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Malaysia, Vietnam voice ‘serious concern’ about South China Sea

The littoral combat ship USS Fort Worth (LCS 3) conducts patrols in international waters of the South China Sea near the Spratly Islands, in 2015. (U.S. Navy photo by Mass Communication Specialist 2nd Class Conor Minto/Released)
August 30, 2019

This article was originally published by Radio Free Asia and is reprinted with permission.

Malaysia and Vietnam on Wednesday expressed “serious concern over recent developments in the South China Sea” after Chinese vessels challenged their energy assets and sea boundaries in the disputed region.

The two countries issued a joint statement underscoring “the importance” of maintaining peace, stability, security and the rule of law in the vast sea in conjunction with a three-day visit to Vietnam by Malaysian Prime Minister Mahathir Mohamad.

Mahathir held talks with his Vietnamese counterpart Nguyen Xuan Phuc on Tuesday, after which Phuc said the two countries would work closely with other Southeast Asian nations to ensure freedom of navigation and overflight in disputed areas in the South China Sea, Malaysian media reported.

In their statement, Malaysia and Vietnam also emphasized “the importance of self-restraint, non-militarization” and “avoidance of activities that may escalate tensions.”

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The statement came as a Chinese survey vessel extended its activities to an area closer to Vietnam’s coastline at the weekend and the Chinese coast guard tracked around an oil rig on Malaysia’s continental shelf.

The Haiyang Dizhi 8 vessel first entered Vietnam’s exclusive economic zone early last month for seismic survey, triggering a tense standoff between military and coast guard vessels from Vietnam and China.

Hanoi described the incursions as a “serious violation” of Vietnamese sovereignty and demanded that Beijing remove the vessel.

The United States accused China of using “bullying tactics” by carrying out “coercive interference” in oil and gas activities in waters claimed by Vietnam.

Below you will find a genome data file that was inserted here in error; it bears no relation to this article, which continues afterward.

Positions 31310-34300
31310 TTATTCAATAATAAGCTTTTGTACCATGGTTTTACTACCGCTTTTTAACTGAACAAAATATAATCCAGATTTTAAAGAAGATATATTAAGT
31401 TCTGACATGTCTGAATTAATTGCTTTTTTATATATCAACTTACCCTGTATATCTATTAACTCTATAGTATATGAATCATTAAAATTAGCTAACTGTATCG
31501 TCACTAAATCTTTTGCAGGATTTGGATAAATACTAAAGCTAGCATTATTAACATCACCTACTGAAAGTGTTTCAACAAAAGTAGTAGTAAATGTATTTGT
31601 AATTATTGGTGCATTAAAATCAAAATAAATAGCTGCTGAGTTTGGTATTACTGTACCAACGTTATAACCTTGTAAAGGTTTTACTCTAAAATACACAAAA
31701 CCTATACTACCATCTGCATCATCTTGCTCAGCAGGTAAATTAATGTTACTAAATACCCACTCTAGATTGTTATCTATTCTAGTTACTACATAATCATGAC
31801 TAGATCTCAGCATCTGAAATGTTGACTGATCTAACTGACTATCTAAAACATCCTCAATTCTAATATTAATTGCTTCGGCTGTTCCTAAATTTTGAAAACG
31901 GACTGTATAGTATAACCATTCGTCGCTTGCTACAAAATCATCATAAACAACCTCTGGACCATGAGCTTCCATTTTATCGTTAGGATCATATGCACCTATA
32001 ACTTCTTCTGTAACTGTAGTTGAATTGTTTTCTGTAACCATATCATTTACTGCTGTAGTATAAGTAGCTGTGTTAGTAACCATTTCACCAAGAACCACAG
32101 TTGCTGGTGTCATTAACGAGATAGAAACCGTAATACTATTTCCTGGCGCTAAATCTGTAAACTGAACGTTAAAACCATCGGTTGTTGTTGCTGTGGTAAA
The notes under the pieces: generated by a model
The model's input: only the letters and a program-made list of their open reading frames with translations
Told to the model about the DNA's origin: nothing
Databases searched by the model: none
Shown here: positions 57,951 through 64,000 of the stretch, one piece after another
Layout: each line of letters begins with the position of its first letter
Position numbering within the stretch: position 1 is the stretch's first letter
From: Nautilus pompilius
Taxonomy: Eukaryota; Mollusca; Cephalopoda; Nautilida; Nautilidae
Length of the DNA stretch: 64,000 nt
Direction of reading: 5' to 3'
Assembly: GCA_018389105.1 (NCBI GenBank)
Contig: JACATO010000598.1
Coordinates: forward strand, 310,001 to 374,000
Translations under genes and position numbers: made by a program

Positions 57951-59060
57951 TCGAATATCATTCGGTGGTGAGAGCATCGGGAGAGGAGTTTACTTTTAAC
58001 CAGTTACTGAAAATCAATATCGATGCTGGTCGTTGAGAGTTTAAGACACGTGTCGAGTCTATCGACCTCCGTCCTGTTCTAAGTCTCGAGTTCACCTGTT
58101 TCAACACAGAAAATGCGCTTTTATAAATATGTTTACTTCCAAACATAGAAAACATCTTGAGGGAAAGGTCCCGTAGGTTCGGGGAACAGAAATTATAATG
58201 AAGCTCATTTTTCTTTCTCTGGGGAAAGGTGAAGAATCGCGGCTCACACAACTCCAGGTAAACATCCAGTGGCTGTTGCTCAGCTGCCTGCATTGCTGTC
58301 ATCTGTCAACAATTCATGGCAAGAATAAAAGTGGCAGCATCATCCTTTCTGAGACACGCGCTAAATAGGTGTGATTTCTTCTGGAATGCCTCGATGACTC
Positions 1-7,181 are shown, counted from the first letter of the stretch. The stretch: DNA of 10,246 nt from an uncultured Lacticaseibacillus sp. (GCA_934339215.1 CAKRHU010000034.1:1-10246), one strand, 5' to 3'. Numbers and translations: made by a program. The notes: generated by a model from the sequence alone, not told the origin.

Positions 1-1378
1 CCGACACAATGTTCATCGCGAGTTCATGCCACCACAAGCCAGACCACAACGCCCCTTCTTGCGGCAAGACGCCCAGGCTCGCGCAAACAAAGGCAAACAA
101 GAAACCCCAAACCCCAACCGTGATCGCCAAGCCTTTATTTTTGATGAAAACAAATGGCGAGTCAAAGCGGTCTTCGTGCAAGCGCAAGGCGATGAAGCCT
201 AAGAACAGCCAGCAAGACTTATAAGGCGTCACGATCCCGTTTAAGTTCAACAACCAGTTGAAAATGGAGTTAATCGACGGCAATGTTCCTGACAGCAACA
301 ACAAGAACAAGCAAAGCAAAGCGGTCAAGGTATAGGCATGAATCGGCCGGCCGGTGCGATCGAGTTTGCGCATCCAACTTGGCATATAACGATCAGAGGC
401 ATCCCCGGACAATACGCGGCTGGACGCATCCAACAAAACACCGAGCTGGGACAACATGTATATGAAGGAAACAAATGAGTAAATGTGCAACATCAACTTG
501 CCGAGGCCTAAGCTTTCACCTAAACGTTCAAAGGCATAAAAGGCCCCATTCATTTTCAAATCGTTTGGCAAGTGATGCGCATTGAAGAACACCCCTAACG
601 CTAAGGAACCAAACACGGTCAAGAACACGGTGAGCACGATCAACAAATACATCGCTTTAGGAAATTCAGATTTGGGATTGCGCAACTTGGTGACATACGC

China claims nearly all of the South China Sea. The Philippines, Taiwan, Brunei, Malaysia and Vietnam also have overlapping territorial claims to the sea, which is vital to international shipping and trade.

Meanwhile, a Chinese survey ship, “Shiyan 2,” was spotted operating in Malaysia’s EEZ near the Luconia Breakers, according to information posted on Twitter on Aug. 4 by Ryan Martinson, a professor at the U.S. Naval College in Washington. On Aug. 9, he reported that the same ship was continuing to operate in the EEZ, which lies off Sarawak state in Malaysian Borneo.

On Aug. 14, Martinson posted more information saying that another Chinese survey ship, “Haiyang 4,” was heading to Malaysia’s exclusive zone.

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Malaysian officials have not confirmed the reports about the alleged intrusions but told BenarNews, an RFA-affiliated online news service, that they would look into them.

Malaysian Foreign Minister Saifuddin Abdullah said recently that the 2002 Declaration of Conduct Parties, which set loose guidelines of behavior by claimant nations in the sea region, had “no fangs” and Beijing’s militarization could potentially escalate regional tensions.

In their joint statement Wednesday, Kuala Lumpur and Hanoi underlined support for the full and effective implementation of a code of conduct in the sea region.

“The two sides agreed that disputes shall be resolved through peaceful means, including full respect for legal and diplomatic processes, without resorting to the threat or use or force,” the statement said.

China has built numerous military installations with advanced ballistic-missile capabilities on reclaimed islands under its control in the South China Sea.